Sombrero Chino and Santiago Islands

Mar 30, 2018 - National Geographic Islander


Smooth sailing much of the night brought us to the central island of Santiago. When we awoke and gazed towards shore we were surprised by a totally new landscape! We were anchored beside an extensive barren lava field that we know poured forth as hot molten lava in 1897. Whaling ships working in the archipelago recorded a major eruption that continued for weeks and spread along this southeastern coast of Santiago. This morning we explored the lava and coast, first by Zodiac, kayak and paddle boards, then while snorkeling. In the afternoon, we hiked on a smooth section of pahoehoe lava at the northern edge of the flow.

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About the Author

Lynn Fowler

Expedition Leader

Born in Baltimore, Maryland, and one of seven children, Lynn grew up in various university towns where her father was a professor of physics. Lynn obtained her B.A. in biology from Earlham College in Richmond, Indiana, followed by a master’s degree in zoology from the University of Florida, which encompassed a study of marine turtles in Costa Rica. She arrived in Galápagos in 1978 and became one of the first female naturalist guides working for the Galápagos National Park.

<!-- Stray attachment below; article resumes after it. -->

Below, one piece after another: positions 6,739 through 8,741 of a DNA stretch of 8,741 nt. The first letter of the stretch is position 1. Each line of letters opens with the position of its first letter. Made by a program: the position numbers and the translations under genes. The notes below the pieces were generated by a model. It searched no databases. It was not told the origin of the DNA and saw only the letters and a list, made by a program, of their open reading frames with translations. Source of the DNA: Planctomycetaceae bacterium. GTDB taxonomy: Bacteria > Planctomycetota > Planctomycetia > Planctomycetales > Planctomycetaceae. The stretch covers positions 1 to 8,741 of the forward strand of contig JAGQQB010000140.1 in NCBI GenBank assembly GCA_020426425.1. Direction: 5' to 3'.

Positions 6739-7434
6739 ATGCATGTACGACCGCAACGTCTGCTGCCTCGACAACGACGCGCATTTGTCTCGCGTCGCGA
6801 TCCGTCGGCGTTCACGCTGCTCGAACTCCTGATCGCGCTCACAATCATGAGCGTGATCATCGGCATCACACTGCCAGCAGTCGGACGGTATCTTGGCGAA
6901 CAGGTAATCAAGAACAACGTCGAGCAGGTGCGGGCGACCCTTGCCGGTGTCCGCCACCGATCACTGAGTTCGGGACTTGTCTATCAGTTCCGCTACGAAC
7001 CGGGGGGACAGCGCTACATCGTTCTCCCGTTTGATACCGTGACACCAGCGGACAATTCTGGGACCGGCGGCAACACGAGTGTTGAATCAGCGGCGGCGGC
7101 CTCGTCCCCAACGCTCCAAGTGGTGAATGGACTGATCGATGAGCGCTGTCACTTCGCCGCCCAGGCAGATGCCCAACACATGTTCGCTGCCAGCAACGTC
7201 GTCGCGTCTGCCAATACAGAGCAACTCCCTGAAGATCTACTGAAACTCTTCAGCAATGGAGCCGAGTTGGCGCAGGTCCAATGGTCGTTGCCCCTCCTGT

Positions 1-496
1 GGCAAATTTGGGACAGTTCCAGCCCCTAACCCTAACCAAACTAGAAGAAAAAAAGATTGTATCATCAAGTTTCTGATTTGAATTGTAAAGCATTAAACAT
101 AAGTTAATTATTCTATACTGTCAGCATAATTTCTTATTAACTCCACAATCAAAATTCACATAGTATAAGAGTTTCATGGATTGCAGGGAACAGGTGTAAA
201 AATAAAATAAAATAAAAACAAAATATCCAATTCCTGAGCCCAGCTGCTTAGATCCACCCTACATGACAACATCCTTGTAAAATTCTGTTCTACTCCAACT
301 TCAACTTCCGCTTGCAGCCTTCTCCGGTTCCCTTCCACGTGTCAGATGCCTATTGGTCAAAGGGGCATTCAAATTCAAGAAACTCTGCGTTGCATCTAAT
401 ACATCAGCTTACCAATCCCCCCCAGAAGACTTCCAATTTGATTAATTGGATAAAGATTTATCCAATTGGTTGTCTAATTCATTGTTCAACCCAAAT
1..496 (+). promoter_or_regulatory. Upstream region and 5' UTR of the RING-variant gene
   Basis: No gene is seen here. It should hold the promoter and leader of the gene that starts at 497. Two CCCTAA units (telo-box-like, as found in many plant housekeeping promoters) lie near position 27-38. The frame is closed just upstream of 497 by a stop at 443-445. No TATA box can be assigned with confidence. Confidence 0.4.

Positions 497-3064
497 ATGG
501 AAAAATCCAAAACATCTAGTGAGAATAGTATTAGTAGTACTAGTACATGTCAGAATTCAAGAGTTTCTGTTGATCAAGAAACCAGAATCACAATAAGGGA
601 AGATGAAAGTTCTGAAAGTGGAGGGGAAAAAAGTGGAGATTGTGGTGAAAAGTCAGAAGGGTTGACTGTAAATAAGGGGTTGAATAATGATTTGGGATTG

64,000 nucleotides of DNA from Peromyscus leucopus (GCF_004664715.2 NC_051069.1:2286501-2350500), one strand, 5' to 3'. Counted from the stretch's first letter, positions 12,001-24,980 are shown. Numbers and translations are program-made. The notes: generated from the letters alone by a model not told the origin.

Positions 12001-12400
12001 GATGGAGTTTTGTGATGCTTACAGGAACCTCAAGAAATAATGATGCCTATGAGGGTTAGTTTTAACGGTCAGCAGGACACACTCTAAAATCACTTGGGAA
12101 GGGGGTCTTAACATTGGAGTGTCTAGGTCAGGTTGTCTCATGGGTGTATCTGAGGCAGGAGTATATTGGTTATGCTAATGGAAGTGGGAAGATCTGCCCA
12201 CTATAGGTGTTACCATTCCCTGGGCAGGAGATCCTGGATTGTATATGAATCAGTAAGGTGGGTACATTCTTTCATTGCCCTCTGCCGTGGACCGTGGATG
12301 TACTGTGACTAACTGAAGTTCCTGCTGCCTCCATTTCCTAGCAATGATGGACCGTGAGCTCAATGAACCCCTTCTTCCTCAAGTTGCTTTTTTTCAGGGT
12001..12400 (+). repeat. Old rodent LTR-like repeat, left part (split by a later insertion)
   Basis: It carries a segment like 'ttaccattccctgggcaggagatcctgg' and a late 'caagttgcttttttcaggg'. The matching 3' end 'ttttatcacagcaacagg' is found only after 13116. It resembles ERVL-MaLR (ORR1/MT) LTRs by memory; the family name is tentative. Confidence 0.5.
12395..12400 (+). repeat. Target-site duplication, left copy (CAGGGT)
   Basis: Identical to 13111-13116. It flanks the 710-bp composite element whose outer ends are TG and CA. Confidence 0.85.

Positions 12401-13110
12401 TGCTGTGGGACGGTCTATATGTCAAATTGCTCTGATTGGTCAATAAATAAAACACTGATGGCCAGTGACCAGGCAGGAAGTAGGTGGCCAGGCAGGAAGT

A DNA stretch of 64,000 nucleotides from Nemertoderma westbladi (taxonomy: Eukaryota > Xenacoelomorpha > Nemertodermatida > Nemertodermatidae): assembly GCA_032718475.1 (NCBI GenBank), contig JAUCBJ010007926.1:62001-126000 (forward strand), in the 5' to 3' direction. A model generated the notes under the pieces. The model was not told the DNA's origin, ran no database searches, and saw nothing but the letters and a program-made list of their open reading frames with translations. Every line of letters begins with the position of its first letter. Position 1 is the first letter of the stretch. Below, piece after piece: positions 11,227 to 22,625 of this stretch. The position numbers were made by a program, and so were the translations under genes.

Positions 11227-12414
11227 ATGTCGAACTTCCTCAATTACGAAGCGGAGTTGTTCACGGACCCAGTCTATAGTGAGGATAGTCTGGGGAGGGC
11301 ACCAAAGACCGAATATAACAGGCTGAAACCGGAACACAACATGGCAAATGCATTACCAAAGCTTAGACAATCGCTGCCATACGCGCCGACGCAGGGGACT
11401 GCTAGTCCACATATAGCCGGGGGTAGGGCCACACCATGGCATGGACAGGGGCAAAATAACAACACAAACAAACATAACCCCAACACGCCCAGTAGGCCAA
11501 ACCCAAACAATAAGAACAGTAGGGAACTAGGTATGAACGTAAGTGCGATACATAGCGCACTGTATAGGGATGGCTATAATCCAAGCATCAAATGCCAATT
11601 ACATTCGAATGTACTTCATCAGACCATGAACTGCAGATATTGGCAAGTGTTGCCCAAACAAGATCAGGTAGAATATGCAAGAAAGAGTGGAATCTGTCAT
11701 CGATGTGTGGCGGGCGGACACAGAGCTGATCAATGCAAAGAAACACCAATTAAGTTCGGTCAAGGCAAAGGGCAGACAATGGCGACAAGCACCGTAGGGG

About the Photographer

José Guerrero

Naturalist

José Guerrero Vela is an Ecuadorian permanent resident of the Galápagos. His mother was born in the Galápagos and his grandfather was one of the first generation of teachers there, which has always inspired him to promote education as the main path to protect the islands.  

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